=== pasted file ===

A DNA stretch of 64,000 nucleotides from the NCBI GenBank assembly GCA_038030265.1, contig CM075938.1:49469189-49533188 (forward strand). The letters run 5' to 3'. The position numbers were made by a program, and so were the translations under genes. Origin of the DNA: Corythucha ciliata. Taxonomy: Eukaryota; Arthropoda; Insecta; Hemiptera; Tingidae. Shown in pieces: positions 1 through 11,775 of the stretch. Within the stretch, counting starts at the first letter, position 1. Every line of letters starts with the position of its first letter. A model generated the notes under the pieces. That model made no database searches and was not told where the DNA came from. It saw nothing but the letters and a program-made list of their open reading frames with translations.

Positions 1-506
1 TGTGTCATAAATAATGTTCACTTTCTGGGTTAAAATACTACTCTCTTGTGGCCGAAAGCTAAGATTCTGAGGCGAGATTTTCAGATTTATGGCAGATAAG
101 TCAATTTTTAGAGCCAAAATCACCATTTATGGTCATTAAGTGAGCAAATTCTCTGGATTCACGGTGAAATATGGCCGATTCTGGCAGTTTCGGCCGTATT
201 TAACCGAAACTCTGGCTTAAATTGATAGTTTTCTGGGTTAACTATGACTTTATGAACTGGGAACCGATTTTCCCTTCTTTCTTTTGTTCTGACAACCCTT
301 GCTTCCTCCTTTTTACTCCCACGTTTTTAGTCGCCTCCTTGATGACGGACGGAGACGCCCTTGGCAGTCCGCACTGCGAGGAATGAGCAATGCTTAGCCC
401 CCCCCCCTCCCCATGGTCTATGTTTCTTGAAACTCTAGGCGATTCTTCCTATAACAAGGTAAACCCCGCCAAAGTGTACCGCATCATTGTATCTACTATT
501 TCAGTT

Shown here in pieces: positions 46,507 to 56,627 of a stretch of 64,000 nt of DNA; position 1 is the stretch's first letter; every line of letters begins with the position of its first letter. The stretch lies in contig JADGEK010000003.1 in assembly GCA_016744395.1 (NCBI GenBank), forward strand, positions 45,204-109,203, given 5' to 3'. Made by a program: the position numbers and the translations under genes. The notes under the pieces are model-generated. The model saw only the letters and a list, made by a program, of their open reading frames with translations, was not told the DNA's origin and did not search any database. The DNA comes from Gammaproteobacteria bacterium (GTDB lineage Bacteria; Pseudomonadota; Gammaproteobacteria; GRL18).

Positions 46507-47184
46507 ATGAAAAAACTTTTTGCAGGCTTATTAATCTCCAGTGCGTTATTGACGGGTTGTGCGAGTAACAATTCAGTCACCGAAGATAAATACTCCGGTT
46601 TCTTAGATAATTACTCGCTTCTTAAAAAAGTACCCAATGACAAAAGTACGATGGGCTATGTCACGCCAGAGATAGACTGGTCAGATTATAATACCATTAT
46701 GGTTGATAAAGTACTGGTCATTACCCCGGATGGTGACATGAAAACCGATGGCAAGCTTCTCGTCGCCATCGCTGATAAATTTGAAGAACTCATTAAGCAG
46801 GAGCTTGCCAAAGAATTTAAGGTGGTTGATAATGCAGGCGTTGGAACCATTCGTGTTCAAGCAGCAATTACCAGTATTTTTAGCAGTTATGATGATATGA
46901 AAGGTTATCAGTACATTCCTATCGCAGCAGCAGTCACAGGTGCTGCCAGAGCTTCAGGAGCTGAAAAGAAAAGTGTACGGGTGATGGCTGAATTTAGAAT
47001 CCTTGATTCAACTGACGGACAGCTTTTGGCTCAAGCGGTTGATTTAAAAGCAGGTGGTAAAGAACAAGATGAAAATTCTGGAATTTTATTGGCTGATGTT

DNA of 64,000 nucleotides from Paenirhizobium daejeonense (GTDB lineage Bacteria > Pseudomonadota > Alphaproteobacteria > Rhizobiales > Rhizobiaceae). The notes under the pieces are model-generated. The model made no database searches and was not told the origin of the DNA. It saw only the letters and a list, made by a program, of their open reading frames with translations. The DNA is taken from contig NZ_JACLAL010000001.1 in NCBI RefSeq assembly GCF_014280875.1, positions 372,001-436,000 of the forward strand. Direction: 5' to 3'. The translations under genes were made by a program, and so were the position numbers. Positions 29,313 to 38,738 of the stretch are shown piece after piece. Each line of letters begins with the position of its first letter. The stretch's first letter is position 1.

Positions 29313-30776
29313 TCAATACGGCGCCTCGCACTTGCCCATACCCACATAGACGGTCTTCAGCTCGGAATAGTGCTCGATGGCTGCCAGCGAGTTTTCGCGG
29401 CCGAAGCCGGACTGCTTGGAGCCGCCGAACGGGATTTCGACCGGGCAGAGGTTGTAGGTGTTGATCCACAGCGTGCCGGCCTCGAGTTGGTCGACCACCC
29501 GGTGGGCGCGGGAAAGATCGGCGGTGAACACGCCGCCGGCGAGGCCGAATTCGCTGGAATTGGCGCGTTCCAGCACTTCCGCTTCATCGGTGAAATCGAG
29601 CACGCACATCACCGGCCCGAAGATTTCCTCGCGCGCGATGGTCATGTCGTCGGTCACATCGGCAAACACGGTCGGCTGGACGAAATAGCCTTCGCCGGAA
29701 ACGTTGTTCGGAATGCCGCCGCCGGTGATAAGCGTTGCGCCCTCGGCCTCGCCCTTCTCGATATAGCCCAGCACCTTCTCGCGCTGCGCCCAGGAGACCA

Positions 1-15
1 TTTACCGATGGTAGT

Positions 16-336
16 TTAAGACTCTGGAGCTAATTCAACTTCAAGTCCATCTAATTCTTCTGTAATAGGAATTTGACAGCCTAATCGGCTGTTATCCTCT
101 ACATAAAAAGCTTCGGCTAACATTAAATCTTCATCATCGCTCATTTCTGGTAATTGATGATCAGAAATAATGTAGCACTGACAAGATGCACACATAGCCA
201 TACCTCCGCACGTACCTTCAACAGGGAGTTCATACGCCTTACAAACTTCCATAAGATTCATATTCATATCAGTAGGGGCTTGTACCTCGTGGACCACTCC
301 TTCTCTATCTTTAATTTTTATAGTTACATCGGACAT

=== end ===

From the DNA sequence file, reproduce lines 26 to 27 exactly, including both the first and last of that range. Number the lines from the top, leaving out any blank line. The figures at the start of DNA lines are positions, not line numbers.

Positions 16-336
16 TTAAGACTCTGGAGCTAATTCAACTTCAAGTCCATCTAATTCTTCTGTAATAGGAATTTGACAGCCTAATCGGCTGTTATCCTCT